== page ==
Freek Massee
     Laboratoire de Physique des Solides, CNRS

Colossal magnetoresistant manganites


F. Massee & S. de Jong et al., Nature Physics 7, 978 (2011)
Bilayer manganites reveal polarons in the midst of a metallic breakdown

S. de Jong et al., PRB 80, 205108 (2009)
A high resolution, hard x-ray photoemission investigation of La2-2xSr1+2xMn2O7 (0.30 < x < 0.50): on microscopic phase separation and the surface electronic structure of a bilayered CMR manganite

S. de Jong et al., PRB 76, 235117 (2007)
Quasiparticles and anomalous temperature dependence of the low-lying states in the colossal magnetoresistant oxide La2-2xSr1+2xMn2O7 (x=0.36) from angle-resolved photoemission
colossal magnetoresistant manganitesUsing a combination of angle resolved photoemission and scanning tunneling microscopy, we show that the intrinsic spectral response of LSMO is pseudogapped.

Polarons in the midst of a metallic breakdown

Competition between local lattice distortions leading to anti-ferromagnetic, charge and orbital ordering on the one hand, and mixed valence character promoting metallic ferromagnetic double exchange on the other, determines the transport properties of the manganite materials family and is proposed to lie at the root of their colossal magnetoresistance (CMR) effect. Whereas metallicity thrives in the three dimensional member of the series (La,Sr)N+1MnNO3N+1 (LSMO), where N is the number of stacking layers, the bilayer analogue is metallic only in a narrow Sr-doping and temperature regime, giving rise to the largest CMR effect. The more strongly 2D, single layer compound shows neither metallic nor colossal magnetoresistant behaviour.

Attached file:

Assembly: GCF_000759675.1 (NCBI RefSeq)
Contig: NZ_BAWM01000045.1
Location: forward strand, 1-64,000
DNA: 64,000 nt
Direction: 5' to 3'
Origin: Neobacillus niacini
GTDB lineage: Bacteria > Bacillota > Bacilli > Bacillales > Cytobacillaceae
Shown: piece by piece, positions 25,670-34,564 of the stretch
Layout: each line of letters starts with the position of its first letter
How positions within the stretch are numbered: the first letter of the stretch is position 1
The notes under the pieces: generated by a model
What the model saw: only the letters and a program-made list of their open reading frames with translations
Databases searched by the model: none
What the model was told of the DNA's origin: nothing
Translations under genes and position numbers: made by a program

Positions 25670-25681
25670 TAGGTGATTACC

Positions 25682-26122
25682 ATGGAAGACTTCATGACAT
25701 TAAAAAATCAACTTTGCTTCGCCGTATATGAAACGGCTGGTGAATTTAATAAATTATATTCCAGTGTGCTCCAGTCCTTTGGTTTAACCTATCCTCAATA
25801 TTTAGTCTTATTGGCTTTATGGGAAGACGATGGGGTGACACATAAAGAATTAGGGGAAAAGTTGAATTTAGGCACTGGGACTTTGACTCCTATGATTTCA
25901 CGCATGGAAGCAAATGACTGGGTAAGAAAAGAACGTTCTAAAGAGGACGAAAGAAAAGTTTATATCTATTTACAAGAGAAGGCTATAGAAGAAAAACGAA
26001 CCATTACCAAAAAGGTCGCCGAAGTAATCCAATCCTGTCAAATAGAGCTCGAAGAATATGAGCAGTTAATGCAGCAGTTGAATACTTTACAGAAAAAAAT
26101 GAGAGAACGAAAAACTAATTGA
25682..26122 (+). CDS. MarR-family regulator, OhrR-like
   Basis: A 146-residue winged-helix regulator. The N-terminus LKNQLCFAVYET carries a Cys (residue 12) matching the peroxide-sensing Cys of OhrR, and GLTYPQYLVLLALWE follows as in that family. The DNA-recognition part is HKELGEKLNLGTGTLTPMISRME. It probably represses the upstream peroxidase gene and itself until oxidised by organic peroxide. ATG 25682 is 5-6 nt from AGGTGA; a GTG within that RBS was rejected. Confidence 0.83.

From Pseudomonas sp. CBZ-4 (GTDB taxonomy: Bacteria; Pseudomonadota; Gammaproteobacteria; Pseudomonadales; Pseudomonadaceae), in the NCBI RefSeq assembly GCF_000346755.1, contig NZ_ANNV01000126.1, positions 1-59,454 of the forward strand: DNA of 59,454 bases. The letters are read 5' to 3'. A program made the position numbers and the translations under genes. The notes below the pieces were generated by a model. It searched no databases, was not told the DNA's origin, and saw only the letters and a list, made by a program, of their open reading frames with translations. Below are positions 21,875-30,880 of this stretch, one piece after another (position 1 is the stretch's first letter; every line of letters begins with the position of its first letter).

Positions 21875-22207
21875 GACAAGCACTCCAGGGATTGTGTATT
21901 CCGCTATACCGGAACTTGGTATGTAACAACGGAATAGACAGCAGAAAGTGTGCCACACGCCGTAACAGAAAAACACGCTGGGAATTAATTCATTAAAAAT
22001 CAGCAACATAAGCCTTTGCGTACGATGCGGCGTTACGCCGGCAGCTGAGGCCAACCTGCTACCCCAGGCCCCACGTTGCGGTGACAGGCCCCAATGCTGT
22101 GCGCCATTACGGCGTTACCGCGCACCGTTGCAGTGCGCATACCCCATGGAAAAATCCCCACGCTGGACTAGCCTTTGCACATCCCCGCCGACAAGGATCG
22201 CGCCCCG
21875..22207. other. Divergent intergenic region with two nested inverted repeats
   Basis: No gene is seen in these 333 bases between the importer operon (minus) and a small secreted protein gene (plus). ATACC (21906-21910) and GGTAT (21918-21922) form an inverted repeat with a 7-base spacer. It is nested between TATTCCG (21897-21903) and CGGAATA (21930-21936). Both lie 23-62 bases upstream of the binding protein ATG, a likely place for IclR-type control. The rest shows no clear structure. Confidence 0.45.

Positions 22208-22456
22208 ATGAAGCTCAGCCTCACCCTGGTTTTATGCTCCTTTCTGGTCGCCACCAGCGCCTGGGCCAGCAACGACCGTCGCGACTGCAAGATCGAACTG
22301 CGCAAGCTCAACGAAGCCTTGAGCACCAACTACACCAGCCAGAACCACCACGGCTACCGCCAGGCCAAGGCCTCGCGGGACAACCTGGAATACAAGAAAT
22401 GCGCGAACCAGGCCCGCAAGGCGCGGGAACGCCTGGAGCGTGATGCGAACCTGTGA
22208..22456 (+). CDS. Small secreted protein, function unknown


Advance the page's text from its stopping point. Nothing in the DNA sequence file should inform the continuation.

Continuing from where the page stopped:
Using a combination of atomic scale scanning tunneling microscopy and spectroscopy, and small spot size (100 μm) angle resolved photoemission spectroscopy, we show that the intrinsic spectral response of these systems is pseudogapped, with negligible coherent spectral weight at EF anywhere in k-space at any temperature, across the CMR region of the phase diagram. Second, we show that the strong quasi-particle features seen in ARPES studies also above TC are due to the unavoidable presence of N>2 stacking-fault intergrowths. These new insights clear the way for a unified interpretation of the physical properties of colossal magnetoresistant bilayer LSMO in terms of strongly incoherent charge carriers, and suggest that local control of the dimensionality of such manganites - by means of tuning the stacking number, N - may offer a novel route to new functional nanostructures.

For more information, see Nature Physics 7, 978 (2011).